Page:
Organizing Faculty in the For-Profit Sector

Yesterday, my co-blogger Ezra Deutsch-Feldman wrote about apparent abuses of management power at Sullivan University, a for-profit institution in Kentucky. Today, guest blogger Joe Berry looks for-profits from the other side, from the point of view of faculty. Joe is a labor educator and a contingent faculty activist; he has been active in both the American Federation of Teachers and the National Education Association at local, state and national levels and is also a member of the AAUP’s Committee on Contingency and the Profession. Here is what he has to say:

Back in the 1990’s the assistant director of the higher education department of the American Federation of Teachers, Perry Robinson, delivered a short paper at an international education union conference. The paper is probably remembered by him, me, and three other folks. Nevertheless, I still think about it and I might say it changed my life. I’ll spare you the details, but Robinson, based on research and some very educated projections, estimated at that time that the for-profit segment of higher education probably employed as many faculty in the US as the entire traditional public and private non-profit sectors combined. He put the total at nearly a million, as I recall. (After four moves since that date, I can no longer find the paper and Robinson has long since retired. If one of the other three people who still remember the piece have a copy and would send it to me, I would appreciate it.)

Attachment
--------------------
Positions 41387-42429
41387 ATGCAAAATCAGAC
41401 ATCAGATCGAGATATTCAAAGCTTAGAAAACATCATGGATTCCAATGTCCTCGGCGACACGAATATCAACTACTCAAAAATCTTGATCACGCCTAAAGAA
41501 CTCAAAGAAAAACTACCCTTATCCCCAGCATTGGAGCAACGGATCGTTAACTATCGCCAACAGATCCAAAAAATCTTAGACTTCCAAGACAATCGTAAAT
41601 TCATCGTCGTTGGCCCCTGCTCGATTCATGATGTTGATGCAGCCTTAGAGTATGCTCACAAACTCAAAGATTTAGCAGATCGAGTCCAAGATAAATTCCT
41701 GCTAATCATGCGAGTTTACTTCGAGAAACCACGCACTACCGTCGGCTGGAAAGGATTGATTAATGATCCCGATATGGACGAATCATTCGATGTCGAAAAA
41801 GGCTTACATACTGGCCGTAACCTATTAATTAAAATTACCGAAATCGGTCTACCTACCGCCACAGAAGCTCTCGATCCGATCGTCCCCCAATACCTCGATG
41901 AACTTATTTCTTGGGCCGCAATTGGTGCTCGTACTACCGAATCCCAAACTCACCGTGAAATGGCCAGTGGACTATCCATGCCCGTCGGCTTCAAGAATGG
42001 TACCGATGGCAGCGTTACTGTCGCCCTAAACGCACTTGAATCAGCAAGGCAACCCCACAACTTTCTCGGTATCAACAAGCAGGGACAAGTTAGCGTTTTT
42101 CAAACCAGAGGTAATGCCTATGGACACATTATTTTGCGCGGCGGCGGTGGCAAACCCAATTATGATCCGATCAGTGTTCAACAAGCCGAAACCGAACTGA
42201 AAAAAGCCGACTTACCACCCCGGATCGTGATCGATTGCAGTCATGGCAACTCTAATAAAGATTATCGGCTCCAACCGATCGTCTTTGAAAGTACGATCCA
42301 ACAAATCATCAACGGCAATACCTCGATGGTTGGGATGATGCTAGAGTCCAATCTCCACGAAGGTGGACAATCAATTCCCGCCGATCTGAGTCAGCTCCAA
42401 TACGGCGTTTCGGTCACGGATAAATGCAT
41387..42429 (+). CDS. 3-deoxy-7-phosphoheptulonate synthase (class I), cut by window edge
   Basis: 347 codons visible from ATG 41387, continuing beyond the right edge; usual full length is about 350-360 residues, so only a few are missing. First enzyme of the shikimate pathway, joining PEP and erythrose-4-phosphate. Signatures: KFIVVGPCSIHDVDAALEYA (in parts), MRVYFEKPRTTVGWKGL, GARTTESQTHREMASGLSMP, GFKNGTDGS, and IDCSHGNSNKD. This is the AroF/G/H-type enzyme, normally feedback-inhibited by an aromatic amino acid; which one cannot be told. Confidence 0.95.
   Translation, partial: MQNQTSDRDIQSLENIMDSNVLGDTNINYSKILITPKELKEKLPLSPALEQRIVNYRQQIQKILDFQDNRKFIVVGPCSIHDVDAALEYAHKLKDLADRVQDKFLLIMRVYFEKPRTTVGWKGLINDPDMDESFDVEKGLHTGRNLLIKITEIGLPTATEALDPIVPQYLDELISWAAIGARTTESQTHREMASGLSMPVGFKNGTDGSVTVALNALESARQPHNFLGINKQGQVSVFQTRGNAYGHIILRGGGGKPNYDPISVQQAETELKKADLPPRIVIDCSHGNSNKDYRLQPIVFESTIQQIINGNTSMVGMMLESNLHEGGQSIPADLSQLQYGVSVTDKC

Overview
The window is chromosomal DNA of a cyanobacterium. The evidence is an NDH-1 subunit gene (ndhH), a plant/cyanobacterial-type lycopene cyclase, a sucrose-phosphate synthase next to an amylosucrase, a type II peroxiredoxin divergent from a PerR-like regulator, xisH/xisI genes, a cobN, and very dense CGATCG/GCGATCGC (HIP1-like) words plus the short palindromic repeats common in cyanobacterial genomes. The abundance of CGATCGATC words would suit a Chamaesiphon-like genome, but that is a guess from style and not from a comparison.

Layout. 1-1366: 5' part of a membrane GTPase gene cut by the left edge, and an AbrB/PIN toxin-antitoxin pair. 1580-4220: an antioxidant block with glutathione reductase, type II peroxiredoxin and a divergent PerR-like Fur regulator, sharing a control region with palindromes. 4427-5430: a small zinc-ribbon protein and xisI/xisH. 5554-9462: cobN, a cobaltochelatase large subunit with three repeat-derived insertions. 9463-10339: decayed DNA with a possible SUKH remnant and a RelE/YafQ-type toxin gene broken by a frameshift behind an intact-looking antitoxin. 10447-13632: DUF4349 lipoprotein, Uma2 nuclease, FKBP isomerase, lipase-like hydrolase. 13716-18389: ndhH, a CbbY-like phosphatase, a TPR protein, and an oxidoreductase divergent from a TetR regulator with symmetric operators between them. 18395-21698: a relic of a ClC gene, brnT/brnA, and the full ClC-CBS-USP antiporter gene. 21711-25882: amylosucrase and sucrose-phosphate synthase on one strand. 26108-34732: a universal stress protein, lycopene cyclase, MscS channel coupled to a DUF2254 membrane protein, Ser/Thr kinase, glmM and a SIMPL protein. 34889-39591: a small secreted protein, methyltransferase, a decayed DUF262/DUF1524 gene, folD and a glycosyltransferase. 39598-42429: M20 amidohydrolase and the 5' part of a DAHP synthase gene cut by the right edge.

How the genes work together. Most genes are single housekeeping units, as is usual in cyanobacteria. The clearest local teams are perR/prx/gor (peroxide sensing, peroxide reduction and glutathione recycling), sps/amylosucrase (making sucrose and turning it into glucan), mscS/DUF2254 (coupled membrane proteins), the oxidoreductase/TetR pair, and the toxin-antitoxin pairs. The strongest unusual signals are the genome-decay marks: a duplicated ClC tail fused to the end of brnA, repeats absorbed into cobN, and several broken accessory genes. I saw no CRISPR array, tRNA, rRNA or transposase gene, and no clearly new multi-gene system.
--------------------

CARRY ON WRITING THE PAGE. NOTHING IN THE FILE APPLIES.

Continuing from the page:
There is no evidence that the number of faculty in for-profits has declined. In fact, with the layoffs and cuts in the traditional sectors, despite rising demand for higher ed by students, the for-profits are easily the fastest growing institutions in US post secondary education. Remember, this includes all the “accredited” degree-granting institutions (online and in-person), trade schools, private ESL academies, corporate “universities” like the former Motorola U, and thousands of other businesses where adult students call other adults “teacher” or “professor”. If you doubt that this is a growth sector, Wall Street does not, with nearly all of its “publicly” owned (meaning traded) stock shares being recommend as “do buy” by the smart guys. They include Apollo Group (U of Phoenix), Kaplan, Corinthian, Walden, Argosy, and a host of other names.

And who are these teachers? Well, I was one of them, at DeVry University (stock ticker symbol “DV”), based in Chicago, but stretching all over North America and now beyond. In the adjunct workroom there (and we were over 3/4 of the faculty; even the full-timers had no tenure, though they had some benefits) I saw the same faces I saw at my other (newly unionized) jobs at Roosevelt U (private non-profit) and the Chicago City Colleges (public community colleges). We even talked a bit, in hushed voices, about the comparisons and the need for faculty unions at for-profits. Right then, I decided that when I could I would try to get someone to start a campaign to help these folks organize.